The information in this column should not be considered as professional medical advice, diagnosis or treatment. It is for informational purposes only and represents the author’s opinions alone. It does not inherently express or reflect the views, opinions and/or positions of Pain News Network.

Nerve Stimulation Effective in Treating Cluster Headache (VIDEO)

By Pat Anson, Editor

A neuromodulation device that stimulates a nerve in the neck substantially reduced the number and frequency of attacks in patients suffering from cluster headache, according to small study published in the journal Neurology

Image courtesy of electrocore

Image courtesy of electrocore

Seventy-nine percent of patients who completed the study (15 out of 19) reported an overall improvement in their condition after using gammaCore, a nerve stimulator that sends electrical signals along the vagus nerve, which runs through the neck to the brain. Eleven of the patients had chronic cluster headaches, and eight were classified as episodic.

“Cluster headache is a dreadful, extremely painful and disabling condition that can be very complex to manage. Given the unmet need for effective and safe treatments, we were excited to see the outcomes in these patients of an approach offering very considerable promise for future development.” said Peter Goadsby, PhD, who led the research at the Royal Free Hospital in London and the Beaumont Hospital in Dublin.

Cluster headache is a neurological disorder characterized by recurring, severe headaches on one side of the head, often around the eye. Attacks occur suddenly and can range from 15 minutes to three hours. Recommended treatments for cluster headaches include oxygen or triptan.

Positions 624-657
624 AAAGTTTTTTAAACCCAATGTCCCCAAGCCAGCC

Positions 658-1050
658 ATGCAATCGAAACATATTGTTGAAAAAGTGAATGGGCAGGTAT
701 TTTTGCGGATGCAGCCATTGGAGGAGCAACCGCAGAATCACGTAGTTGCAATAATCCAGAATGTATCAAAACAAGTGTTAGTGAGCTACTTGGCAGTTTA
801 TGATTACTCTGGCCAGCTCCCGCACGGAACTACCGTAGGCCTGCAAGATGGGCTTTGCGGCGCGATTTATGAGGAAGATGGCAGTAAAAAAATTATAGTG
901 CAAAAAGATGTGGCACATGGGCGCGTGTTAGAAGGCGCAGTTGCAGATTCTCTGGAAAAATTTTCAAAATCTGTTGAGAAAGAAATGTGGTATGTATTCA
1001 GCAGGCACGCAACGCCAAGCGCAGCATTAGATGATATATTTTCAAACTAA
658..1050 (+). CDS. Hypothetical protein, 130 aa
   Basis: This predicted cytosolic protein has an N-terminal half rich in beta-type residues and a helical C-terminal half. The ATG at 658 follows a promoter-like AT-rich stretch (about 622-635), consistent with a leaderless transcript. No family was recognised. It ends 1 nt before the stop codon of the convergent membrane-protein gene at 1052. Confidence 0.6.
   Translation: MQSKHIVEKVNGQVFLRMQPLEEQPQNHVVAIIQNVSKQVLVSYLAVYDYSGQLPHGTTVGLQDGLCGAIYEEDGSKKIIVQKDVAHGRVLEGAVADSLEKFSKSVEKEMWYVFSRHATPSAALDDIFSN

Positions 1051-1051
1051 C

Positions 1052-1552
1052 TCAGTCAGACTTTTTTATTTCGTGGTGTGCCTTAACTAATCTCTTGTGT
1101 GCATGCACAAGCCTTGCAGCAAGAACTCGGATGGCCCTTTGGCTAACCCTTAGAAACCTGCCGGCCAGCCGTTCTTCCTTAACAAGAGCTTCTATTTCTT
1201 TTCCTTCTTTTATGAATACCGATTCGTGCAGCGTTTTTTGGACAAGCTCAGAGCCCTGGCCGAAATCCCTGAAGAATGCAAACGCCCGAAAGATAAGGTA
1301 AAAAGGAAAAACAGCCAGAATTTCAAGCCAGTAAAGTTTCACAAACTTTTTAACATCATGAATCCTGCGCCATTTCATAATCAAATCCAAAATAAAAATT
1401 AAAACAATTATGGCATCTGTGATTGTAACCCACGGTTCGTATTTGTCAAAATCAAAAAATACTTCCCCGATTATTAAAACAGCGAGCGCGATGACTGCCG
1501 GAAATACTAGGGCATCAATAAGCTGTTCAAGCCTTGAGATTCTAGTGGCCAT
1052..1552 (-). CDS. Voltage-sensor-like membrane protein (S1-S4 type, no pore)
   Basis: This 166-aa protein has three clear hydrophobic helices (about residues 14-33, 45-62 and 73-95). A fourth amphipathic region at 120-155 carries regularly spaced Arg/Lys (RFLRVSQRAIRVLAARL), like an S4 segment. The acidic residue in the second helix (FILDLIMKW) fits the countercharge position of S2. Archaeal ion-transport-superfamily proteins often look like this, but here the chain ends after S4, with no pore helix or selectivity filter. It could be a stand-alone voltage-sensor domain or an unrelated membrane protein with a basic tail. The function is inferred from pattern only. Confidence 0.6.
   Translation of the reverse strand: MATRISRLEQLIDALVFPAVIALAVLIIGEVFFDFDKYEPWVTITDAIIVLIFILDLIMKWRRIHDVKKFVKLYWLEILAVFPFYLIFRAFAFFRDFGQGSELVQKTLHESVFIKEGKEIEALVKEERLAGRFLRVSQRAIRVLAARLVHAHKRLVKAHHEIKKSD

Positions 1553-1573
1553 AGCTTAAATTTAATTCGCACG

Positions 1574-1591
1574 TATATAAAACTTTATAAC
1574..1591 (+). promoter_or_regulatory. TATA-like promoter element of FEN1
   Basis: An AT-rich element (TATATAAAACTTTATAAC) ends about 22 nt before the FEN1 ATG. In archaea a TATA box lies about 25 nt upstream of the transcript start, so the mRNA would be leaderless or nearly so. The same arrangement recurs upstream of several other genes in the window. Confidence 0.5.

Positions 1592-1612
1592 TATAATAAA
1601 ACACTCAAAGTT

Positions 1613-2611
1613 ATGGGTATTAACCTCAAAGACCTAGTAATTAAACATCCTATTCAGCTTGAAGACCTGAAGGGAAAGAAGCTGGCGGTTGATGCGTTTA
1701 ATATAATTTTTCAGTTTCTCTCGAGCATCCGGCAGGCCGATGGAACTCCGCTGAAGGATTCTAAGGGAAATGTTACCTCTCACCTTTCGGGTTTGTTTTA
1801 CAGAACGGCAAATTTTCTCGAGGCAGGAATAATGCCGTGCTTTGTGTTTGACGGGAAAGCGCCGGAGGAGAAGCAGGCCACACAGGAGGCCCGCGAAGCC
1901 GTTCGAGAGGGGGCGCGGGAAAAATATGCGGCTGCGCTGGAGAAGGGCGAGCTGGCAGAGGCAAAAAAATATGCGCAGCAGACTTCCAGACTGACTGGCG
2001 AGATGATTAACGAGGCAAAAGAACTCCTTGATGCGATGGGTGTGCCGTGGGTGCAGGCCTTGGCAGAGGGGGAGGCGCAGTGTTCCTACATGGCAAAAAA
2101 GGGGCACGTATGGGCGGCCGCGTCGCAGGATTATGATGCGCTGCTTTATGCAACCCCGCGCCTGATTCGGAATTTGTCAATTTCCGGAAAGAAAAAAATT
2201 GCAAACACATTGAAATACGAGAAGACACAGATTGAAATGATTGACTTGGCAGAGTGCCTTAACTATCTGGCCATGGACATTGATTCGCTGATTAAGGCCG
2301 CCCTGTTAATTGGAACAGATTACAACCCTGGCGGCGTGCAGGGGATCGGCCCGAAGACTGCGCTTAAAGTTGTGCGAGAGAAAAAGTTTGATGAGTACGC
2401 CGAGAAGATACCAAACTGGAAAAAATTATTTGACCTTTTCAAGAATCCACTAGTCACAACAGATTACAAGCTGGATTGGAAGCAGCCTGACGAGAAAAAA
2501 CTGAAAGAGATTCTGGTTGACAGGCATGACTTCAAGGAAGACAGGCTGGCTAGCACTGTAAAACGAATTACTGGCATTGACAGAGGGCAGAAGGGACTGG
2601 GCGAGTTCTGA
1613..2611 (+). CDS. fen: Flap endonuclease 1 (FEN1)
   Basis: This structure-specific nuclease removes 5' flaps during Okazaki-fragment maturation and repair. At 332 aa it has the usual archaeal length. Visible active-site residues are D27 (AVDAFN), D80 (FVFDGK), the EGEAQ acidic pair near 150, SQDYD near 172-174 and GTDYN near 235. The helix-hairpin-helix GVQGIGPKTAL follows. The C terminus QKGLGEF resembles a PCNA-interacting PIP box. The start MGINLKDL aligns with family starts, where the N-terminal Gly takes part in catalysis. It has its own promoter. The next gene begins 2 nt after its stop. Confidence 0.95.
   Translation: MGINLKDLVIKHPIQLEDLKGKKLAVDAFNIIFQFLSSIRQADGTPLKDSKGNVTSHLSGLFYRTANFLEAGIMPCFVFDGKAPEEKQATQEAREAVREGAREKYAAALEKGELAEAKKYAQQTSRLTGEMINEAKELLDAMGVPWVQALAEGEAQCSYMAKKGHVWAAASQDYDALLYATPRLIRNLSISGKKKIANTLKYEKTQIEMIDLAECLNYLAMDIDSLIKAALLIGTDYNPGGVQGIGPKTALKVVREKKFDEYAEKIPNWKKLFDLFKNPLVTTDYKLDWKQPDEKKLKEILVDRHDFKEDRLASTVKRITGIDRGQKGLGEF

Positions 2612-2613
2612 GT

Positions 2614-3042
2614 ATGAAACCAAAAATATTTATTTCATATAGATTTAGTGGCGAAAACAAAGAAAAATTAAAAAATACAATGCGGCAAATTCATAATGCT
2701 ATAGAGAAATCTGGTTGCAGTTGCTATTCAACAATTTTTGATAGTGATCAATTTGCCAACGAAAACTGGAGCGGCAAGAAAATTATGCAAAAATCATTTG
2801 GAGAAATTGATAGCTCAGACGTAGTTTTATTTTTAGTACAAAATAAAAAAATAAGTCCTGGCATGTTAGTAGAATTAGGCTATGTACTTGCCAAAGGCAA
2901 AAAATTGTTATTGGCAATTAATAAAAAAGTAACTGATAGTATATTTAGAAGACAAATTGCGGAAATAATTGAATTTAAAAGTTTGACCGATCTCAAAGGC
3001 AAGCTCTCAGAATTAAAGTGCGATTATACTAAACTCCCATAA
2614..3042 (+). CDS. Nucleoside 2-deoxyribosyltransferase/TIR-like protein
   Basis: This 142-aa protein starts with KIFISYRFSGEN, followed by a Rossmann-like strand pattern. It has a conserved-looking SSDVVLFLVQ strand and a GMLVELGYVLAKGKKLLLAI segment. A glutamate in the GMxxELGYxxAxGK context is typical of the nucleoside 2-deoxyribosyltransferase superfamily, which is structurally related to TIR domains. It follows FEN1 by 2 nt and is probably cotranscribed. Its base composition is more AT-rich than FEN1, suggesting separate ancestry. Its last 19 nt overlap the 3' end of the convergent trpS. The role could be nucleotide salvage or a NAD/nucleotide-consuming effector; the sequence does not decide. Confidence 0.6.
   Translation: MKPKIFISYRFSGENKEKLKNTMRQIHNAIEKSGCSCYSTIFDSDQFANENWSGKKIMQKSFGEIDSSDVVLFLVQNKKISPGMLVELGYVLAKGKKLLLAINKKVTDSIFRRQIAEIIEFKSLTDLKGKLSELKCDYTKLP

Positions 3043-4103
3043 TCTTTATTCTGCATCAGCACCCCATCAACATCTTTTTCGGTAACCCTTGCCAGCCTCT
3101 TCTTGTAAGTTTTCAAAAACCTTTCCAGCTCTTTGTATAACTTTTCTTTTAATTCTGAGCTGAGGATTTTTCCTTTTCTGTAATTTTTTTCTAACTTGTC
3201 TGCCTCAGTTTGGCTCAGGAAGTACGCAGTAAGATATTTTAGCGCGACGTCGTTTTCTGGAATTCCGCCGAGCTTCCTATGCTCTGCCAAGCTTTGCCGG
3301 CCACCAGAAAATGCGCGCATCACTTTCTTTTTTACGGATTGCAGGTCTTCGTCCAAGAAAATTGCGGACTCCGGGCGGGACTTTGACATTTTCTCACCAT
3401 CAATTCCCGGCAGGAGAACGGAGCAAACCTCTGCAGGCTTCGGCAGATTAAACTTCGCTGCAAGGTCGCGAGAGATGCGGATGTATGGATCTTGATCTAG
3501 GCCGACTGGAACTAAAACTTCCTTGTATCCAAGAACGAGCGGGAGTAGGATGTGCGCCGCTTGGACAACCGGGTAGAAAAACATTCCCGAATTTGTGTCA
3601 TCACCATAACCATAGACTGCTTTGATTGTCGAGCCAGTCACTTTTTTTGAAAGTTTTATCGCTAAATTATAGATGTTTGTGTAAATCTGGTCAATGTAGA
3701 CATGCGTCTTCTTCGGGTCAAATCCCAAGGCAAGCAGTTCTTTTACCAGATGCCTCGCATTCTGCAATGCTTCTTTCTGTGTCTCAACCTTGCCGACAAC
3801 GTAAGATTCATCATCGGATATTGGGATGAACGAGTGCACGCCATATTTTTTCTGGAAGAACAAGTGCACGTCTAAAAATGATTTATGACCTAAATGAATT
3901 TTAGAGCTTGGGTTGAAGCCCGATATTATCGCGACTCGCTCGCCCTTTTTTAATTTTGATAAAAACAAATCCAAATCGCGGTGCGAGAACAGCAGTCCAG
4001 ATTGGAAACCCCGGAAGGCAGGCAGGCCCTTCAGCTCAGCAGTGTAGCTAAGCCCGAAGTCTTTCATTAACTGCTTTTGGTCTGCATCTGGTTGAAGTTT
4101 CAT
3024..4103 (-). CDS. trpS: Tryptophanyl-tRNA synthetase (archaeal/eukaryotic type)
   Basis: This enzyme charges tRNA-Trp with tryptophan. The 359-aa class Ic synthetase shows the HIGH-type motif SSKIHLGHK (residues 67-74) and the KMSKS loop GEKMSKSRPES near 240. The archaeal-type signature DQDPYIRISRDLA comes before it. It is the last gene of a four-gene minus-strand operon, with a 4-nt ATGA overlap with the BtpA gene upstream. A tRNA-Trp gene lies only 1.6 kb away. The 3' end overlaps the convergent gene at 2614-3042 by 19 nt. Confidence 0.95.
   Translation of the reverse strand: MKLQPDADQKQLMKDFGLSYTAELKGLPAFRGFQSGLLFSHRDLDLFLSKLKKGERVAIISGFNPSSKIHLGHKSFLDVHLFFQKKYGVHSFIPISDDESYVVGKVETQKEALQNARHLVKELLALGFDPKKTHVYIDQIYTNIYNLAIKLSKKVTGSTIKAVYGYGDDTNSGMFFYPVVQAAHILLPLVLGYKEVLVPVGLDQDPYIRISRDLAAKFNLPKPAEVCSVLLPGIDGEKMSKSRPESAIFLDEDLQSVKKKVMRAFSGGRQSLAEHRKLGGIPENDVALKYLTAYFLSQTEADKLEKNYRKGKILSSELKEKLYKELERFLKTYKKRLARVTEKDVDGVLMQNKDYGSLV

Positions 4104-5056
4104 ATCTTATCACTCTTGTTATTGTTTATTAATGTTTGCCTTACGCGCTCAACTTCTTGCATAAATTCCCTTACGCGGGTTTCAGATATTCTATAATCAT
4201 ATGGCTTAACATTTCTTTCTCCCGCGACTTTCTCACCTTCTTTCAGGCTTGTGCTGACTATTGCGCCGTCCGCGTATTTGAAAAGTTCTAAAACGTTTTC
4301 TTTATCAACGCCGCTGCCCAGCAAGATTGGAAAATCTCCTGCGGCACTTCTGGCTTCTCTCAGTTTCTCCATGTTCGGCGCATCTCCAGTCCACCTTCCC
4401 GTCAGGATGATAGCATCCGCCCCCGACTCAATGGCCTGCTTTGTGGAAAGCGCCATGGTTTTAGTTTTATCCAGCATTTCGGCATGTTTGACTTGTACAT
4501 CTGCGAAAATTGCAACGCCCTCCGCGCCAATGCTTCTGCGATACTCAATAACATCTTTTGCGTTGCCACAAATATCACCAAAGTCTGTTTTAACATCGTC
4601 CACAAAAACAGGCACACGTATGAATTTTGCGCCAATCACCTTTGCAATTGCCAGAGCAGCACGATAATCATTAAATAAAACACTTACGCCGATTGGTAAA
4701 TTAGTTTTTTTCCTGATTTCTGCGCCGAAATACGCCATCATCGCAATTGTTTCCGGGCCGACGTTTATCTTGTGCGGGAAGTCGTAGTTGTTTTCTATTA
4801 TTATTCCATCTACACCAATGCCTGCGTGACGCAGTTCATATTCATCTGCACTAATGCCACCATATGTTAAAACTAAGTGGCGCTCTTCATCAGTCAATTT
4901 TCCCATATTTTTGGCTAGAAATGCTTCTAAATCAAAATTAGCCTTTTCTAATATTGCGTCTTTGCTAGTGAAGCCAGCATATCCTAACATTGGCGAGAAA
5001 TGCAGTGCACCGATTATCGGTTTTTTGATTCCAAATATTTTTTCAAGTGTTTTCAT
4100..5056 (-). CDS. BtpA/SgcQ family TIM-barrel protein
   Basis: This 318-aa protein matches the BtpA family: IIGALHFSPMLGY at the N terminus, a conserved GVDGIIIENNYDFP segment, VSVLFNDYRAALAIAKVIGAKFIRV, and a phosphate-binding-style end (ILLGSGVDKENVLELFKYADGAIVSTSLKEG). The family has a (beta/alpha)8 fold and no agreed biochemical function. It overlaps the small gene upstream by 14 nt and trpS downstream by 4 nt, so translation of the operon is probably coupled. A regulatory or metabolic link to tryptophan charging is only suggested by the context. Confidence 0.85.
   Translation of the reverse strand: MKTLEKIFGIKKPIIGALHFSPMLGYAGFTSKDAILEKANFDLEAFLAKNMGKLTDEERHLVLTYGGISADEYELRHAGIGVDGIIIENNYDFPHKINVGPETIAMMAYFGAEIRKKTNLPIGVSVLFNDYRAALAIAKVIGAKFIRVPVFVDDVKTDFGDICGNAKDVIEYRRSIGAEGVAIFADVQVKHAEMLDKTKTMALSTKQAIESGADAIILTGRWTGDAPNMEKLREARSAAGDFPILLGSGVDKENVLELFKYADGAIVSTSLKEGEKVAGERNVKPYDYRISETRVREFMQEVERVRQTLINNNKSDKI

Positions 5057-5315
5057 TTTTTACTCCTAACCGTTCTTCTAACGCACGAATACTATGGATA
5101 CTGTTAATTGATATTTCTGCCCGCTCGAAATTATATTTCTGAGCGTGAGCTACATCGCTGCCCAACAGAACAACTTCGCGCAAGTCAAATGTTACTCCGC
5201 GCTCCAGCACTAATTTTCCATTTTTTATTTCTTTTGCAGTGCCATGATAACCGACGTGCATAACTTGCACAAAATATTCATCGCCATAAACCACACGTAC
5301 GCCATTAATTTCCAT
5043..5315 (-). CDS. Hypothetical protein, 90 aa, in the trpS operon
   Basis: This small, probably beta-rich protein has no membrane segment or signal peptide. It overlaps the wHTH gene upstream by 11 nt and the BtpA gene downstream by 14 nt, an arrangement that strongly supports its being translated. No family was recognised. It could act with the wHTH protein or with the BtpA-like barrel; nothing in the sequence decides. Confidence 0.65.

Nearly half (47%) of the acute attacks treated with gammaCore ended in an average of 11 minutes.  Ten patients reduced their use of oxygen by 55% and nine patients reduced their triptan use by 48%. Preventative use of the gammaCore device resulted in a substantial reduction in the frequency of attacks, from 4.5 attacks every 24 hours to 2.6 after treatment. 

The treatment, which is self-administered by the patient for two minutes, involves placing the hand-held gammaCore device on the skin of the neck over the vagus nerve. In the study, patients administered two to three rounds of neurostimulation twice per day. Acute attacks were treated with up to six doses at the onset of the attack. Patients reported no serious side events.

GammaCore, which is manufactured by New Jersey based electroCore, is not currently approved by the Food and Drug Administration and is not available in the United States. 

The company is seeking FDA approval for gammaCore in the treatment and prevention of cluster headache. The device currently has regulatory approval for the acute and/or prophylactic treatment of cluster headache, migraine and medication overuse headache in the European Union, South Africa, India, New Zealand, Australia, Colombia, Brazil, Malaysia, and Canada. 

“It is not certain how vagus nerve stimulation treats and prevents migraines and cluster headaches, but data suggest that it may work by sending signals into the brain that reduce the amount of a substance, called glutamate, that has been associated with headache symptoms,” the company says in a statement on its website.

ElectroCore is developing Vagus Nerve Stimulation (nVNS) therapies for the treatment of multiple conditions in neurology, psychiatry, gastroenterology and respiratory fields. The company’s initial focus is on the treatment of primary headaches (migraine and cluster headache), and the associated chronic co-morbidities of gastric motility, psychiatric, sleep, and pain disorders.

ElectroCore has raised more than $80 million from investors including Merck’s Global Healthcare Innovation fund.